Arts & Entertainment and Health Care

Alliance for Health to screen controversial film

Political documentary claims health care system is seriously flawed.

November 29, 2013
| By Pete Daly |
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The Alliance for Health First Friday forum this week is pegged to a free public screening of a recent political documentary one expert says has been seen by practically everybody in the health care industry.

Escape Fire: The Fight to Rescue American Healthcare” was released in 2012 and won an award in the documentary category at the Sundance Film Festival.

“Everybody’s seen “Escape Fire,’” said Mike La Penna, founder of the La Penna Group in Grand Rapids, business consultants to the health care industry since the late 1980s and well-known in the industry throughout the U.S. The firm serves hospitals and physicians’ groups, and also helps corporations such as Toyota, British Petroleum, Time Inc. and more set up on-site health care services for employees.

A panel discussion on the film and public Q&A will follow the screening.       

The “Escape Fire” website says the film “tackles one of the most pressing issues of our time: how can we save our badly broken healthcare system?”

It goes on to state that American health care costs are rising so rapidly, they could reach $4.2 trillion annually, roughly 20 percent of the gross domestic product, within 10 years. It says Americans spend $300 billion a year on pharmaceutical drugs — almost as much as the rest of the world combined.

“We pay more, yet our health outcomes are worse. About 65 percent of Americans are overweight and almost 75 percent of healthcare costs are spent on preventable diseases that are the major causes of disability and death in our society,” the website says.

It further states that “powerful forces” maintain the status quo in the U.S., which is a “medical industry designed for quick fixes rather than prevention, for profit-driven care rather than patient-driven care.”

La Penna said it “is a very worthwhile film to watch” that “does a great job in raising the issues and talking about the health (of Americans), and critiquing the health care industry as we know it and its payment system here in the U.S.”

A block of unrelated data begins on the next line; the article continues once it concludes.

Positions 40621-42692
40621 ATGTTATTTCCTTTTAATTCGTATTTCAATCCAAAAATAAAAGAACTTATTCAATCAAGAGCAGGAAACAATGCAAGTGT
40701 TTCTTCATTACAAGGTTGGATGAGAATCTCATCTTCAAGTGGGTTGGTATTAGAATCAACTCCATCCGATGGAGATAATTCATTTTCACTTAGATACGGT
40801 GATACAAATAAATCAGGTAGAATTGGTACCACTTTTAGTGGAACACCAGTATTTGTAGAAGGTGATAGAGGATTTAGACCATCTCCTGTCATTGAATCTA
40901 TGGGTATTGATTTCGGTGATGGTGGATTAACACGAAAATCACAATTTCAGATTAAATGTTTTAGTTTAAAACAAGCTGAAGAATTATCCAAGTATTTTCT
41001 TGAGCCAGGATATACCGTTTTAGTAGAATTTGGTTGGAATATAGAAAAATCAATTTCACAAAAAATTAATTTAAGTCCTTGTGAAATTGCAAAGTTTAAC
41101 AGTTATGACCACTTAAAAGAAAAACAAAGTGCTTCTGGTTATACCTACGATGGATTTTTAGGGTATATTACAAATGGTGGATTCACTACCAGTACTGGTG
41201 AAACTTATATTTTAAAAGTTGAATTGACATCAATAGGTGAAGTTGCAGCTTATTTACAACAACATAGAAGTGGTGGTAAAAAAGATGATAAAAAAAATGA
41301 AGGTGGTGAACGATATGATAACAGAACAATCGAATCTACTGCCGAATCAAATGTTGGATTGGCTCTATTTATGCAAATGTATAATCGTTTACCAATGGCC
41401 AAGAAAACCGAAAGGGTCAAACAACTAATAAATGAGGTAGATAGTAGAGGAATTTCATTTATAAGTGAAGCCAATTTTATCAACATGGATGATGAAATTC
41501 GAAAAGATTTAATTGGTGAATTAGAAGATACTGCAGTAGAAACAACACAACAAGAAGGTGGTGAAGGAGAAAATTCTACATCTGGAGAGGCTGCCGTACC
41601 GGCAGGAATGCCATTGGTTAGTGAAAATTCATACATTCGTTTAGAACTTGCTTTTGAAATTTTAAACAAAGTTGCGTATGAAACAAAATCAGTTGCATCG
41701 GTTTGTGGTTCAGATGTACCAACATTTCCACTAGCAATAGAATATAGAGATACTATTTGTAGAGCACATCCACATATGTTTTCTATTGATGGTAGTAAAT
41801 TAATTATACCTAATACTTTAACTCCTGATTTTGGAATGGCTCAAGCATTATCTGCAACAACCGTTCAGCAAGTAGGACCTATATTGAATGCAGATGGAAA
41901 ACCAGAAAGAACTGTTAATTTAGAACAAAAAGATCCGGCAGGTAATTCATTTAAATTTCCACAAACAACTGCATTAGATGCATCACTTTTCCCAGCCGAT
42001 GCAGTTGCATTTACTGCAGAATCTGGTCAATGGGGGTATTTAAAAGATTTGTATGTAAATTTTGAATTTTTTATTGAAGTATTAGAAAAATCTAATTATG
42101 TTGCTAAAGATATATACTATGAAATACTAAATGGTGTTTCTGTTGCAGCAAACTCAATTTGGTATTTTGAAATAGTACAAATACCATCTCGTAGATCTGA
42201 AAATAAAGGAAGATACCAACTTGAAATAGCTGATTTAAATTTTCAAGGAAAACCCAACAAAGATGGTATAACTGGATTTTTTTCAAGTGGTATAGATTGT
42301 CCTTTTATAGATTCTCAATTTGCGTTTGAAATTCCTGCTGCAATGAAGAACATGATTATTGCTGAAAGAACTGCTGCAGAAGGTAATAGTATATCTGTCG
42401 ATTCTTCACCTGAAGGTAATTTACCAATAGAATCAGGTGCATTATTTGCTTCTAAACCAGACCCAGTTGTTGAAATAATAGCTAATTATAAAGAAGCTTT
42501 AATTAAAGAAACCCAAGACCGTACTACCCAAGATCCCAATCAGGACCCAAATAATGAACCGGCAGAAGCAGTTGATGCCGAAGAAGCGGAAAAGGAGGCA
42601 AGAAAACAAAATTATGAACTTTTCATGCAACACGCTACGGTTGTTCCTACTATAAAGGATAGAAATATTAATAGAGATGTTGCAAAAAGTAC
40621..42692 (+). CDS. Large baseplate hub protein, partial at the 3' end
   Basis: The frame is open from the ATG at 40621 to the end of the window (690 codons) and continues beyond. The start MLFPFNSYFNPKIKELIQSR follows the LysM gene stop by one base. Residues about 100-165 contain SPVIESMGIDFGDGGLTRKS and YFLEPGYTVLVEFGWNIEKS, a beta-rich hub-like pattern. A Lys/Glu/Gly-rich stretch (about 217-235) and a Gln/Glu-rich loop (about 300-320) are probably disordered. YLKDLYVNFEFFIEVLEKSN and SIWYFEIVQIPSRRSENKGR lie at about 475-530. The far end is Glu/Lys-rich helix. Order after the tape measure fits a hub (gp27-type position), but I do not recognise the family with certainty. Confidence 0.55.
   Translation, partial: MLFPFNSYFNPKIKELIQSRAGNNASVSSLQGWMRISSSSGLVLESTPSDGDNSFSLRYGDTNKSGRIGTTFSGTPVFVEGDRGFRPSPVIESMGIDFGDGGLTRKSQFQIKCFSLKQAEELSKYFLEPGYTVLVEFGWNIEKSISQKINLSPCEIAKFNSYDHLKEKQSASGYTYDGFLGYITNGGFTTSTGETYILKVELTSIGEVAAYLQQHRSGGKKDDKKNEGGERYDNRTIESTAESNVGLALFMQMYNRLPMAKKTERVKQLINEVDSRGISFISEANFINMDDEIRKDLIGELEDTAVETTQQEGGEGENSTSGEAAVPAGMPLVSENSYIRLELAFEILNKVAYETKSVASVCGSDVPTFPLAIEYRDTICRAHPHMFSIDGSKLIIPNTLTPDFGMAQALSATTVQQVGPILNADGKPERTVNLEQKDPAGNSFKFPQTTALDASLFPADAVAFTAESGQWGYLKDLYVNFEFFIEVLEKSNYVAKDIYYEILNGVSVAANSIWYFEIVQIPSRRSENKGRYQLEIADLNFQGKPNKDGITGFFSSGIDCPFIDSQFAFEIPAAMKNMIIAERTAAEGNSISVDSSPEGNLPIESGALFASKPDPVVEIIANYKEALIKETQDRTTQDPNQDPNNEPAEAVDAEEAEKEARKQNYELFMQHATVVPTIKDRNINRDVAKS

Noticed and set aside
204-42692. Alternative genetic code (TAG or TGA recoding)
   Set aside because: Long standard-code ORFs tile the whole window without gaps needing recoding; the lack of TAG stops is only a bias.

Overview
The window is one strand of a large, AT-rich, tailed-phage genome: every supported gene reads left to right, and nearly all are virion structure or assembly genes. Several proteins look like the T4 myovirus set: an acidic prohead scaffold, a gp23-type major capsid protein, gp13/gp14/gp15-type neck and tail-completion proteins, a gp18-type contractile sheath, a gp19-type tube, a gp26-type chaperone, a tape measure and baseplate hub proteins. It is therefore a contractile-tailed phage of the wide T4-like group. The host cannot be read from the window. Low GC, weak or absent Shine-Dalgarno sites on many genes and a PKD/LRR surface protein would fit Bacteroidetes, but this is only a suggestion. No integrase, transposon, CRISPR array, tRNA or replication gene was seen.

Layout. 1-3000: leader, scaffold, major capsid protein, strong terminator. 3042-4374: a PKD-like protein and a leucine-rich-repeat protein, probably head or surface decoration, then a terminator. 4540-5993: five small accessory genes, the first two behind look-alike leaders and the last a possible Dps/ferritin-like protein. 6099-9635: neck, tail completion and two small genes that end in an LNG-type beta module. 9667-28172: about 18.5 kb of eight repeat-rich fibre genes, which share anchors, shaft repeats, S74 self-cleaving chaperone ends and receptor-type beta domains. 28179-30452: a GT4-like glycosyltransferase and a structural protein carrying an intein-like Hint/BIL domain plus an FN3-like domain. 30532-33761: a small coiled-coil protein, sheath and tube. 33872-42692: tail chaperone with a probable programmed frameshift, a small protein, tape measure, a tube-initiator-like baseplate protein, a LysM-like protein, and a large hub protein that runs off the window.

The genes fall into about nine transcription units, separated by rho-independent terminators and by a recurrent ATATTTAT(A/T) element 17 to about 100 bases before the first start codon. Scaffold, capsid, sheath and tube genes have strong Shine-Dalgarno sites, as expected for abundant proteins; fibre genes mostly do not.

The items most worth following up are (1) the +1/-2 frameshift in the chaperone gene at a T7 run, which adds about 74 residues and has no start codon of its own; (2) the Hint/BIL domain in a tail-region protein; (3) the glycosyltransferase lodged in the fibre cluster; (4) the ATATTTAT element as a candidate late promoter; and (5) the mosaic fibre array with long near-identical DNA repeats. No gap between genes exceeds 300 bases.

He said it should not be confused with the current debate across the country regarding health insurance reform and Obamacare, which La Penna equates to “just tweaking things around the edges.”

The premise of the documentary, he said, would start by completely reorganizing health care, to include reshaping the current American approach toward “the public health sector, education, diet and exercise — all those things that make us a rather unhealthy nation,” in La Penna’s words.

The documentary narrators include doctors Don Berwick, Andrew Weil and Dean Ornish.

Berwick, said La Penna, is the former administrator of the federal Centers for Medicare and Medicaid — “a very well-respected health care figure” but an activist who lost that job because he “was too radicalized for the medical main stream.”

Weil is also “a force to be reckoned with,” a classically trained M.D. whom La Penna described as “the Dalai Lama of integrative alternative medicine.”

Ornish is founder of the nonprofit Preventive Medicine Research Institute in Sausalito, Calif. La Penna said Ornish is “very much about changing diet and changing exercise (habits) — the way we live — to address health care problems.”

La Penna said that with Berwick, Weil and Ornish featured in the documentary, “you don’t even need to tell me what the movie is about — I already know.”

However, that doesn’t necessarily mean he does not agree with the point of the film.

“For the amount of money we spend in the U.S. (on health care), we spend it the wrong way and through the wrong channels,” said La Penna.

“If we took a small amount of that and refueled the health care programs in the schools … in the different institutions that are oriented toward the social well-being, we would be a lot further ahead. And the statistics all bear out that we don’t get return on investment in the United States for the amount of dollars we spend.”

“That’s what they are saying — that it’s an unsustainable situation,” especially in view of the aging population of the United States, which will continue to add to the overall cost of health care.

The film will be shown at 8 a.m. at Celebration! Cinema North at Knapp Street and the East Beltline. Admission is free but registration is required in advance on the Alliance for Health website at afh.org.

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